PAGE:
A recent 2009 report emphasizes the instability and danger of fetal tissue transplants. A patient with Huntington’s disease was recruited into a study (funded by NIH) in which she had fetal brain cells injected into her brain. She did not improve, and instead developed in her brain a growing mass of tissue, euphemistically termed “graft overgrowth” by the researchers.
Disastrous results for patients are seen not only with fetal tissue but also with fetal stem cells. In a recent example, a young boy developed tumors on his spine, resulting from fetal stem cells injected into his body.
In contrast, a recent review found that as of December 2012, over one million patients had been treated with adult stem cells. The review only addressed hematopoietic (blood-forming) adult stem cells, not other adult stem cell types and transplants, so this is a significant underestimate of the number of patients who have benefitted from adult stem cell therapies.
2. Vaccine development. Early attempts at growing virus used cultures of mixed human fetal tissue, not individual cells, e.g., for growth of poliovirus, 1949. Later, poliovirus was produced in human fetal cell lines. Now most manufacturers of polio vaccine use other cell types including monkey cells, and most do not use fetal cells.
The first individual human cell (not tissue) grown in the lab was a tumor cell in 1951, because the growth character of cancerous cells made them easiest to grow. In the 1960’s and 1970’s, cell culture work operated under an assumption that younger cells were better, grew faster, lived longer, so fetal cells obtained from abortion were used. These cells adapted to lab culture and continued to grow, becoming known as a “cell line” because they developed as a lineage from different, specific cells grown in the lab. A few human fetal cell lines are still in use for some vaccine production. However, newer cell lines and better culture techniques make this reliance on fetal cells an antiquated science. In addition, the CDC and other leading medical authorities have noted that, “No new fetal tissue is needed to produce cell lines to make these vaccines, now or in the future.”
A clear example of the lack of necessity for further fetal tissue is development of the new vaccine — rVSV-ZEBOV — against Ebola virus. The successful results of the field trial, published July 31, 2015, were very welcome in the fight against this deadly disease. This successful Ebola vaccine was not developed using fetal tissue or fetal cell lines, but rather with Vero, a monkey cell line, demonstrating again that medical science has moved beyond any need for fetal tissue in useful medical research.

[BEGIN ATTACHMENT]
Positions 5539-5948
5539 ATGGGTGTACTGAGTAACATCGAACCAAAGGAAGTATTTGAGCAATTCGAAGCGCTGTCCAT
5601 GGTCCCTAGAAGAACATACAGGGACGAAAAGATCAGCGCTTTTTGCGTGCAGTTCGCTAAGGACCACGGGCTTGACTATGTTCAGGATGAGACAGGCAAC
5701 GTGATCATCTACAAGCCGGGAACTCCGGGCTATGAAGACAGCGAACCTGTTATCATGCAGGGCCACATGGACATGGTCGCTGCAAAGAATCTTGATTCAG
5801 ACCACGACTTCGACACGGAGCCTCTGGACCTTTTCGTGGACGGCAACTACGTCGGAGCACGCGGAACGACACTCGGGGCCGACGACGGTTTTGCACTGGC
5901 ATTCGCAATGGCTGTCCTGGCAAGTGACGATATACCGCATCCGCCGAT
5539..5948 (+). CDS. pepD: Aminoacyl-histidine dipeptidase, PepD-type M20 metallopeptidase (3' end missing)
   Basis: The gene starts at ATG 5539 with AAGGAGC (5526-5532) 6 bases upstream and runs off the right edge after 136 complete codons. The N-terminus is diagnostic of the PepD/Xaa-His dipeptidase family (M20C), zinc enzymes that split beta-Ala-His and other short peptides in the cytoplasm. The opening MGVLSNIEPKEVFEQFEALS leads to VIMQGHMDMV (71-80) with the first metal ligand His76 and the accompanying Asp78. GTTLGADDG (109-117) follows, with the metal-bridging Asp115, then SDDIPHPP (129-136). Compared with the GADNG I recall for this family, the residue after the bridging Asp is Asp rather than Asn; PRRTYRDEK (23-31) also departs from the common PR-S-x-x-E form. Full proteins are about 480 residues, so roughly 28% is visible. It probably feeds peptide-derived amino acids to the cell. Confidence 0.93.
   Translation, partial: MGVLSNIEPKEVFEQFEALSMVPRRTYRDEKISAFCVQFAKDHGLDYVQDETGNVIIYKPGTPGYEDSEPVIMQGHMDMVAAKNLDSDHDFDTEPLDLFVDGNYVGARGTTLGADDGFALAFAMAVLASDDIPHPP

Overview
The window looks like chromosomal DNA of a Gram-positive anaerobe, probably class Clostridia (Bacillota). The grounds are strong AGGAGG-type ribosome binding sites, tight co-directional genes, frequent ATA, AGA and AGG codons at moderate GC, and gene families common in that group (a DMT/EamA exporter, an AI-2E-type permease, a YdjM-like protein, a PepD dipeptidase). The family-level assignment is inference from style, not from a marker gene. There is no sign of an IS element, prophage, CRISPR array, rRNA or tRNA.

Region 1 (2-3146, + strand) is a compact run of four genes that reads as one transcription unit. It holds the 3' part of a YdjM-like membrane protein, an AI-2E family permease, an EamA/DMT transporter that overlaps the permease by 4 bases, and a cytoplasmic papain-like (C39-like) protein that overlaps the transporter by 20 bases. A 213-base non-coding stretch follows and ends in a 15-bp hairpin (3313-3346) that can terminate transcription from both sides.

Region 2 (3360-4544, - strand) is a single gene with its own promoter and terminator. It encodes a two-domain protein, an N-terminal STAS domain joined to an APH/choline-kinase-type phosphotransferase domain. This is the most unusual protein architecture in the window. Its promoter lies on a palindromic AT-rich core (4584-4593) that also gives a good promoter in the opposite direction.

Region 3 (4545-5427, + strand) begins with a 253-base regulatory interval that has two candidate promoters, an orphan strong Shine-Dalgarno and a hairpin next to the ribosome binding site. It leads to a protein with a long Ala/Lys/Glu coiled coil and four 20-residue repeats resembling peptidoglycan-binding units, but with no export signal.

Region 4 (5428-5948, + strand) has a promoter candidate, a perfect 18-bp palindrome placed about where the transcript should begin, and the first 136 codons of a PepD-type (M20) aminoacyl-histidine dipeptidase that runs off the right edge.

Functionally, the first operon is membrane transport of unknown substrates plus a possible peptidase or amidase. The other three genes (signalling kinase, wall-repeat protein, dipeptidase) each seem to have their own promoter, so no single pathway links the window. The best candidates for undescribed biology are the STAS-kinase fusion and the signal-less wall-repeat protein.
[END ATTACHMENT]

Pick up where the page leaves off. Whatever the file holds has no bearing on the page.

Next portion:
3. Basic biology research. Broad, undefined claims continue to be made that fetal tissue and fetal cells are needed to study basic biology, development, disease production, or other broad study areas. However, this still relies on antiquated science and cell cultures. Current, progressive alternatives such as induced pluripotent stem (iPS) cells provide an unlimited source of cells, which can be produced from tissue of any human being, without harm to the individual donor, and with the ability to form virtually any cell type for study and modeling, or potential clinical application. Stem cells from umbilical cord blood also show significant potential not only as laboratory models, but also have unique advantages for clinical applications and are already treating patients for numerous conditions.
In summary, continued use of fetal tissue presents no advantage to medical research, and raises grave ethical concerns.
David Prentice is a cell and developmental biologist, currently working for the Charlotte Lozier Institute in Washington, D.C. as Vice President and Research Director; He also serve as an adjunct professor at a Washington, D.C. university, and as an Advisory Board Member for the Midwest Stem Cell Therapy Center, a unique comprehensive stem cell center in Kansas. Previously, he spent 10 years as Senior Fellow for Life Sciences at another policy think tank in Washington, D.C., and prior to that almost 20 years as Professor of Life Sciences at Indiana State University, and Adjunct Professor of Medical and Molecular Genetics, Indiana University School of Medicine. Before that he was a faculty member in the Department of Obstetrics, Gynecology and Reproductive Sciences, University of Texas Medical School at Houston. He has done federally-funded laboratory research, lectured, and advised on these subjects extensively in the U.S. and internationally. He’s taught embryology, developmental biology, molecular biology and biochemistry for over 30 years to medical and nursing students, as well as undergraduate and graduate students.